Hiring for your restaurant? Learn how to take talent from good to great

Published October 11, 2021

Try to recall the best interaction you’ve had with a restaurant employee.

How would you describe them? Were they friendly? Knowledgeable? Efficient? Willing to go above and beyond?

We’ve all encountered someone like this in the industry. These employees have the power to positively impact our entire dining experience. They’re an invaluable asset to restaurants.

We know that hiring the right people is critical to running a successful business. However, finding the right people in the restaurant business—especially during a national labor shortage—isn’t easy.

So how do you recruit the right  talent in the current hiring climate?

It starts with updating your job descriptions. 

Aligning on the responsibilities of a server


Before you can hire the “right type of talent,” you must determine what the “right type of talent” is for your restaurant. Articulating specific responsibilities in your server job description is critical to attracting best-fit employees.

A typical job application for a food server should contain the following components:

  • Job description - what do you expect from the role? You may think server positions are the same across town, but there are likely things your business does differently than others. Be specific in your expectations for this position.
  • Required skills - Define the capabilities and technical skills an employee in this position needs to succeed. You may want to require a basic understanding of restaurant technology and software. Workers today likely need more than the traditional server skillset. In some restaurants, this may encompass social media prowess or an understanding of POS software. For example, Aloha, NCR’s POS software, is the best known POS in the industry. Therefore, it might be beneficial to require new hires to undergo Aloha training if they’re unfamiliar with it.
  • Compensation – Generally, restaurant server compensation is more consistent than in other industries, but it’s still important to be transparent. This clarity will help eliminate any applicants whose expectations don’t align with yours. It’s also important to explain any additional employee benefits you offer, like health insurance, paid time off, etc. These distinctions can help set you apart from local competitors.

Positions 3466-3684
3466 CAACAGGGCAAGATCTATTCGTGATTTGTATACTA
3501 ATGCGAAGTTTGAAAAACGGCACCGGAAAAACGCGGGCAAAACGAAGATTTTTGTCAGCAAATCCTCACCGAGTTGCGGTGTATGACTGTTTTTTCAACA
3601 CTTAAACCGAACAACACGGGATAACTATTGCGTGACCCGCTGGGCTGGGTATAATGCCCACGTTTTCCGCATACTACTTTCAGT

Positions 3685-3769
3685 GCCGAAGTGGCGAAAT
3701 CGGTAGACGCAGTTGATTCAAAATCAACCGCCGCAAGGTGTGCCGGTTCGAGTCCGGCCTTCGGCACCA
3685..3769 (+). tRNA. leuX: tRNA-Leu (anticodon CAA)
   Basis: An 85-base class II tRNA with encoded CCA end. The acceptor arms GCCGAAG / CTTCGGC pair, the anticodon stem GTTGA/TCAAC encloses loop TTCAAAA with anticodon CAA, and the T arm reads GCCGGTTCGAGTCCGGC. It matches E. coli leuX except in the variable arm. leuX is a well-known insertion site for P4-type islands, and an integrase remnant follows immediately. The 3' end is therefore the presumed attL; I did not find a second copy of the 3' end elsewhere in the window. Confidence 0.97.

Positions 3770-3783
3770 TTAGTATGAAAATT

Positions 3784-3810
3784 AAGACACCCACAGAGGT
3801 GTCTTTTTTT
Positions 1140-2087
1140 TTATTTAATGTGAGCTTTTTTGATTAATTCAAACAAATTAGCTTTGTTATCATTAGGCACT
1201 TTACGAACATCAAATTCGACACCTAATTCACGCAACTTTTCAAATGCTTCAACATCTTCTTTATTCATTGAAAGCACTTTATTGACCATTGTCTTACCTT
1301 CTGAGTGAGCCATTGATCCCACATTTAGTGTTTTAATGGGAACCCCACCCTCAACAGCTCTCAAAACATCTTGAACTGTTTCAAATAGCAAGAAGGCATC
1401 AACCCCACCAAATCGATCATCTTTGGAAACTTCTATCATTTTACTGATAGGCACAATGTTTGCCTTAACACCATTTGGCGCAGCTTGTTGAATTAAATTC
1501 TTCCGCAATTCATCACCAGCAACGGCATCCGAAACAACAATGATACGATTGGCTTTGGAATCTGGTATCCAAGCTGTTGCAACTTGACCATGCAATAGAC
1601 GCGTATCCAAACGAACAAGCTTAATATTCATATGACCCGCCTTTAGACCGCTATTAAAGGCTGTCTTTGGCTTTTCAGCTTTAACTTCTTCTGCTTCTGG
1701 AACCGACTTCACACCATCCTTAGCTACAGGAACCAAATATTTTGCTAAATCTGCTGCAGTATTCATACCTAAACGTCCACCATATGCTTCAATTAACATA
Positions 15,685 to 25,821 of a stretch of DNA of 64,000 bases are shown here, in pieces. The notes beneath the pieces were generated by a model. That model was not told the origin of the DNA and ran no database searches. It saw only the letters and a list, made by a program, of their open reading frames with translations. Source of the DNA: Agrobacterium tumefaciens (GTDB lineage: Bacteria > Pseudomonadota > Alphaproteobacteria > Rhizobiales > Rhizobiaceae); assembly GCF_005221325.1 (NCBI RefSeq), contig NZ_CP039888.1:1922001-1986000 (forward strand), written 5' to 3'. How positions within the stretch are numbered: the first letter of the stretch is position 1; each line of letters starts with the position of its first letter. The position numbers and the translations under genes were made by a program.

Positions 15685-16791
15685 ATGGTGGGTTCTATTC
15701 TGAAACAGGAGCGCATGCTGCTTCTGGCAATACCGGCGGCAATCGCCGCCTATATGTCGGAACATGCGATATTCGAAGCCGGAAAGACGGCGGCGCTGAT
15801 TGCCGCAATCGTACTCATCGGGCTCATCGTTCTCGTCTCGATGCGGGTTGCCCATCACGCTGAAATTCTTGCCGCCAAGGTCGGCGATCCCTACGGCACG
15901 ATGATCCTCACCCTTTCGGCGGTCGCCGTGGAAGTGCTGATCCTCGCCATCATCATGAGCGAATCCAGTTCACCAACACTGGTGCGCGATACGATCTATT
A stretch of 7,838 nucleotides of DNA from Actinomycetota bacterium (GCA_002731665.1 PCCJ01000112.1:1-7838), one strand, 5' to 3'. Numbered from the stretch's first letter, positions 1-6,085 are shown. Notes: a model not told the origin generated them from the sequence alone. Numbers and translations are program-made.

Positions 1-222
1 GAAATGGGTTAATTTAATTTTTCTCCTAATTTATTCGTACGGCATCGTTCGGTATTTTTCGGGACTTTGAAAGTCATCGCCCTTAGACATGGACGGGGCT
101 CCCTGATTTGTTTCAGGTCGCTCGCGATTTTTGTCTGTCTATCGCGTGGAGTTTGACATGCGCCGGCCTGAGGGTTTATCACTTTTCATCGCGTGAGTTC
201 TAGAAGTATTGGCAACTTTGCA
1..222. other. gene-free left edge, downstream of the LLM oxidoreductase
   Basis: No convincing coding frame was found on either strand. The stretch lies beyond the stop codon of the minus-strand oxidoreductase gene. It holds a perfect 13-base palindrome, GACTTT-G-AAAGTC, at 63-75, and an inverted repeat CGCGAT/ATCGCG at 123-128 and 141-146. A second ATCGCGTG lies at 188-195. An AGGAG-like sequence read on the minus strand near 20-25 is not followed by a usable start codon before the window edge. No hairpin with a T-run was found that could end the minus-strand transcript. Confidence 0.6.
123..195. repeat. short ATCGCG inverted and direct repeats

• Education and/or work experience - Outline any educational or professional requirements—like a high school diploma, certifications, years of prior experience or official training—you feel might be crucial to a candidate’s success in this role. If you’re looking to hire a server for a fine dining restaurant, you may be more inclined to require many years of prior work in a similar environment, given your clientele’s higher expectations for service.  
  • A little about the company - To feel motivated to do good work, people need to feel valued. They also need to feel that their work aligns with their values. Explaining what your company is about helps an applicant understand its values and determine if they resonate with their personal values.
  • Restaurant server duties (job responsibilities) - Specificity is key here. You want to attract the “right” candidates, so be clear about what that means. Here are some examples of well-defined responsibilities for a server position:
    • Serve as the face of <your restaurant> through every customer interaction.
    • Provide personalized recommendations from the menu.
    • Provide exceptional service to guests throughout their dining experience.
    • Take accurate orders and deliver food in a timely manner.
    • Process payments.
    • Clear and clean tables.